Free infertility treatment would be good for society says professor
There have been enormous advances in assisted reproductive technology. Nevertheless, the number of involuntarily childless individuals has increased. Can free treatment help more people?
“For society, it would be beneficial if infertility treatment became free,” Finn Egil Skjeldestad says.
He is a professor at UiT the Arctic University of Norway. In a recent study, he examines the trends in pregnancy and childbirth in Tromsø in northern Norway.
The data is based on the Tromsø Study, a unique study conducted on the population of Tromsø for more than 50 years.
From 4 to 6 per cent in 50 years
The researchers have asked women if they have experienced periods of at least 12 months of trying to conceive without success.
A total of 11,064 women born between 1916 and 1975 have participated in this study.
The first women to participate were born in the period 1916 – 1955. Among them, around 4 per cent wanted to become pregnant but never had children.
This is what the researchers call primary involuntary childlessness.
Among the youngest women participating in the study, those born between 1956 and 1975, the percentage had risen to 6 per cent.
Secondary involuntary childlessness, meaning women who have had children but have not been able to have more despite wanting to, is even higher.
It was highest among the youngest, at 10 per cent. For the other cohorts, it has been between 6 and 7 per cent.
This data is consistent with studies conducted in Great Britain and Scotland, according to Skjeldestad.
There has been significant attention given to involuntary childlessness and its causes in recent years.
The researcher believes that the increase they find is relatively small.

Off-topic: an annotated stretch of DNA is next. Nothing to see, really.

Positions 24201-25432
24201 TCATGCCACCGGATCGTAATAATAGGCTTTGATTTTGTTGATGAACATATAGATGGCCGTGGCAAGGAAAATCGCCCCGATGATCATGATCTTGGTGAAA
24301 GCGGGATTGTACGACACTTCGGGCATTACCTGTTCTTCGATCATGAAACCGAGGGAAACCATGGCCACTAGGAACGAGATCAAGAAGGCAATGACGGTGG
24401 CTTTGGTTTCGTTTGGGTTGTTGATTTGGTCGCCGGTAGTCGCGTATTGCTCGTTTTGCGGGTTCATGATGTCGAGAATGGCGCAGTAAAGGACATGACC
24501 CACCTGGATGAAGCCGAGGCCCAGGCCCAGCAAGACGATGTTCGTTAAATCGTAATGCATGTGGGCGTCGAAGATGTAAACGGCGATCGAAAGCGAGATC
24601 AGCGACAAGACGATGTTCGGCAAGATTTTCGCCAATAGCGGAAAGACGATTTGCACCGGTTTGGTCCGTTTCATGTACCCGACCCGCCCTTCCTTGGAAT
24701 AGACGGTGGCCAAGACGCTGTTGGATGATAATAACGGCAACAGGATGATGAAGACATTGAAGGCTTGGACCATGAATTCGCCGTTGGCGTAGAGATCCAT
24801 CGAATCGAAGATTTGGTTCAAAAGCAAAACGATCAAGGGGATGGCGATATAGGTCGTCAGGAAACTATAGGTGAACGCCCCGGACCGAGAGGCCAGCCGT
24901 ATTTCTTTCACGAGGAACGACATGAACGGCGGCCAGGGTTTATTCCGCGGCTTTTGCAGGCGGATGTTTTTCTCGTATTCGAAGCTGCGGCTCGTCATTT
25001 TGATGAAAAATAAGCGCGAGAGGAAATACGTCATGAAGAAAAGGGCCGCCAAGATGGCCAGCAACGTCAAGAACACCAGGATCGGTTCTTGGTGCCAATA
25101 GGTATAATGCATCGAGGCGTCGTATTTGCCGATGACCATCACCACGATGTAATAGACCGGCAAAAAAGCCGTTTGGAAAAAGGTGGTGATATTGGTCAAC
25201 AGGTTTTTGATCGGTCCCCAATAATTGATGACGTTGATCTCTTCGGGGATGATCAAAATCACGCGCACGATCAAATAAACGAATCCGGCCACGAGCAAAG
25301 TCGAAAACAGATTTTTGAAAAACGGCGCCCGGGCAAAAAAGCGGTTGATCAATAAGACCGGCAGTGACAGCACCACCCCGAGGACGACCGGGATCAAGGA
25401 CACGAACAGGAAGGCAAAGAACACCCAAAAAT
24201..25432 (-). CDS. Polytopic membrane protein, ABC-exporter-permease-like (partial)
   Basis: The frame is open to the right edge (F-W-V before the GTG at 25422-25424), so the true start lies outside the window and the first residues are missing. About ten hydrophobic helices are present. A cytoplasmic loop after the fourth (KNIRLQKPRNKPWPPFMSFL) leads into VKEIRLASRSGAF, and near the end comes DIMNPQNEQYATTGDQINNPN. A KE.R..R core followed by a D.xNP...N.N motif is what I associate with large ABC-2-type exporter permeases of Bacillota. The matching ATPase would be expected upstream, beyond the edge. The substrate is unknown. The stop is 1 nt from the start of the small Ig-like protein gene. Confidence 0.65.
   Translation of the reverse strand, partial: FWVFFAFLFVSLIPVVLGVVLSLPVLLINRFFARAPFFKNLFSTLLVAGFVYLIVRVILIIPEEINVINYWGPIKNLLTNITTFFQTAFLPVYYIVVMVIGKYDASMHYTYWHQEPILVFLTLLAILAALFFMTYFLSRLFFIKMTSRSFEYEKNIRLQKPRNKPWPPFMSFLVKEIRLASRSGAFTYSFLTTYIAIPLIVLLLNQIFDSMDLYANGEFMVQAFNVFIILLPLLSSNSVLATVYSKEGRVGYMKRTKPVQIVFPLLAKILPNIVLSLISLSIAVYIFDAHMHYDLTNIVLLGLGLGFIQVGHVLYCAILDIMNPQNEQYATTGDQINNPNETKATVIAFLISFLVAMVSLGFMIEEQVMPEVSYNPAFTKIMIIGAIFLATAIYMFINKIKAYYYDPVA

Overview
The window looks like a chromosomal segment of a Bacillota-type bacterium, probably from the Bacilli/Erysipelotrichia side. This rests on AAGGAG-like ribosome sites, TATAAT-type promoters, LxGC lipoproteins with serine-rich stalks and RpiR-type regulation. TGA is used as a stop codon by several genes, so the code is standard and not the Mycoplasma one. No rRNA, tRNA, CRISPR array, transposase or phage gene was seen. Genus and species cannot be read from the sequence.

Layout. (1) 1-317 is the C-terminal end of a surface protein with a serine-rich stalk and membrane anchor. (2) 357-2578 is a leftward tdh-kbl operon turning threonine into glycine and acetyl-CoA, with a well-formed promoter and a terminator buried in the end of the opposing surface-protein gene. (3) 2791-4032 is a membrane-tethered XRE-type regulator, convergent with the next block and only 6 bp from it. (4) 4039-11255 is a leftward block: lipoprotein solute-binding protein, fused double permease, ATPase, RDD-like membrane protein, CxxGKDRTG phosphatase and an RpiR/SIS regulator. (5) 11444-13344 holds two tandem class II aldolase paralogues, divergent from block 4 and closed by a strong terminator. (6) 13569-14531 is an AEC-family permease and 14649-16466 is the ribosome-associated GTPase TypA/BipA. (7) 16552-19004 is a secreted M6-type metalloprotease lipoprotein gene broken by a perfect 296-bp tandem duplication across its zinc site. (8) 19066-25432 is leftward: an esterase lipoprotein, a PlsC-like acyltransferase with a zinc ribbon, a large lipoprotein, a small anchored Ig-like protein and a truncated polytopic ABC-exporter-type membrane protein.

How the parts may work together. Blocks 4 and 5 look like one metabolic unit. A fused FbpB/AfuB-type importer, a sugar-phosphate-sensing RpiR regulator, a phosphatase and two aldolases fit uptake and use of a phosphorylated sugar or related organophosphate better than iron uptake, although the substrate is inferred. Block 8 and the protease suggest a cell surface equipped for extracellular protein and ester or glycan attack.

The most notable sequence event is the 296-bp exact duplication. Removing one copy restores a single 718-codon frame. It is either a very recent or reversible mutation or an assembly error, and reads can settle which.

“The increase we find, both in primary and secondary infertility, can be attributed to women having their first child later in life. Women with secondary infertility may have more children with different fathers and are older when they try again. However, the study does not have the data to examine the cause of childlessness,” he points out.
Skjeldestad is not very concerned about Norwegian women's infertility, unless the country would experience an obesity trend similar to that in the USA.
Fertility problems are not new
Obesity strongly affects fertility.
The researcher considers obesity a much bigger problem for infertility than environmental problems and is sceptical about whether theories of declining sperm quality among men significantly affect childbirth.
“We must take this research seriously, but women become pregnant regardless of whether men have many million sperm or just a few hundred thousand,” Skjeldestad says.
Moreover, historical sources show that infertility has been a problem for humanity throughout history.
“Even in ancient times, this was a topic of concern. They were focused on helping everyone who wanted children to have them, but even back then, there were childless couples and plenty of advice on how to conceive,” he says.
More people choose not to have children
The proportion of women who choose voluntary childlessness has also increased, as shown in the Tromsø Study.
According to Skjeldestad, this is the type of childlessness that has increased the most.